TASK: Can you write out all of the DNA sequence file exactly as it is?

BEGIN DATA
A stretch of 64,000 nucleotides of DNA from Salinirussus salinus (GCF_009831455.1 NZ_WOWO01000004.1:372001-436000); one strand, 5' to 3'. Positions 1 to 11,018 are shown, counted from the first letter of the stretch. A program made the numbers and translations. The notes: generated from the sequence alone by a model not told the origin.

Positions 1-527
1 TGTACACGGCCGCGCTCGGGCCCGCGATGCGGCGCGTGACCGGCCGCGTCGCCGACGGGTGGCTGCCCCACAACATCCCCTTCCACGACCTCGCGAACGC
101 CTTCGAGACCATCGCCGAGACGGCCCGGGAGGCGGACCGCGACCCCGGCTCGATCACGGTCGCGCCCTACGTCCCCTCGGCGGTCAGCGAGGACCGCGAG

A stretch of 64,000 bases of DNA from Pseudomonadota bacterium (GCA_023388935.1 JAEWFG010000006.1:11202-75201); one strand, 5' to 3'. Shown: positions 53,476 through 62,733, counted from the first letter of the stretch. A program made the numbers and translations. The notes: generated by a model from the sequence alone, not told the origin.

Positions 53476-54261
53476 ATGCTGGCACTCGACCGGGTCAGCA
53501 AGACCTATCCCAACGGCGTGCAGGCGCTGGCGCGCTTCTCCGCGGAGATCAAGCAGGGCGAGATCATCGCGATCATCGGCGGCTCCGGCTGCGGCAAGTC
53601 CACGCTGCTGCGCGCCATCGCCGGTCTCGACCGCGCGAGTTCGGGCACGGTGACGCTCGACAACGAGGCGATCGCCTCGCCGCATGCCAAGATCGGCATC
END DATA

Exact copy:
A stretch of 64,000 nucleotides of DNA from Salinirussus salinus (GCF_009831455.1 NZ_WOWO01000004.1:372001-436000); one strand, 5' to 3'. Positions 1 to 11,018 are shown, counted from the first letter of the stretch. A program made the numbers and translations. The notes: generated from the sequence alone by a model not told the origin.

Positions 1-527
1 TGTACACGGCCGCGCTCGGGCCCGCGATGCGGCGCGTGACCGGCCGCGTCGCCGACGGGTGGCTGCCCCACAACATCCCCTTCCACGACCTCGCGAACGC
101 CTTCGAGACCATCGCCGAGACGGCCCGGGAGGCGGACCGCGACCCCGGCTCGATCACGGTCGCGCCCTACGTCCCCTCGGCGGTCAGCGAGGACCGCGAG

A stretch of 64,000 bases of DNA from Pseudomonadota bacterium (GCA_023388935.1 JAEWFG010000006.1:11202-75201); one strand, 5' to 3'. Shown: positions 53,476 through 62,733, counted from the first letter of the stretch. A program made the numbers and translations. The notes: generated by a model from the sequence alone, not told the origin.

Positions 53476-54261
53476 ATGCTGGCACTCGACCGGGTCAGCA
53501 AGACCTATCCCAACGGCGTGCAGGCGCTGGCGCGCTTCTCCGCGGAGATCAAGCAGGGCGAGATCATCGCGATCATCGGCGGCTCCGGCTGCGGCAAGTC
53601 CACGCTGCTGCGCGCCATCGCCGGTCTCGACCGCGCGAGTTCGGGCACGGTGACGCTCGACAACGAGGCGATCGCCTCGCCGCATGCCAAGATCGGCATC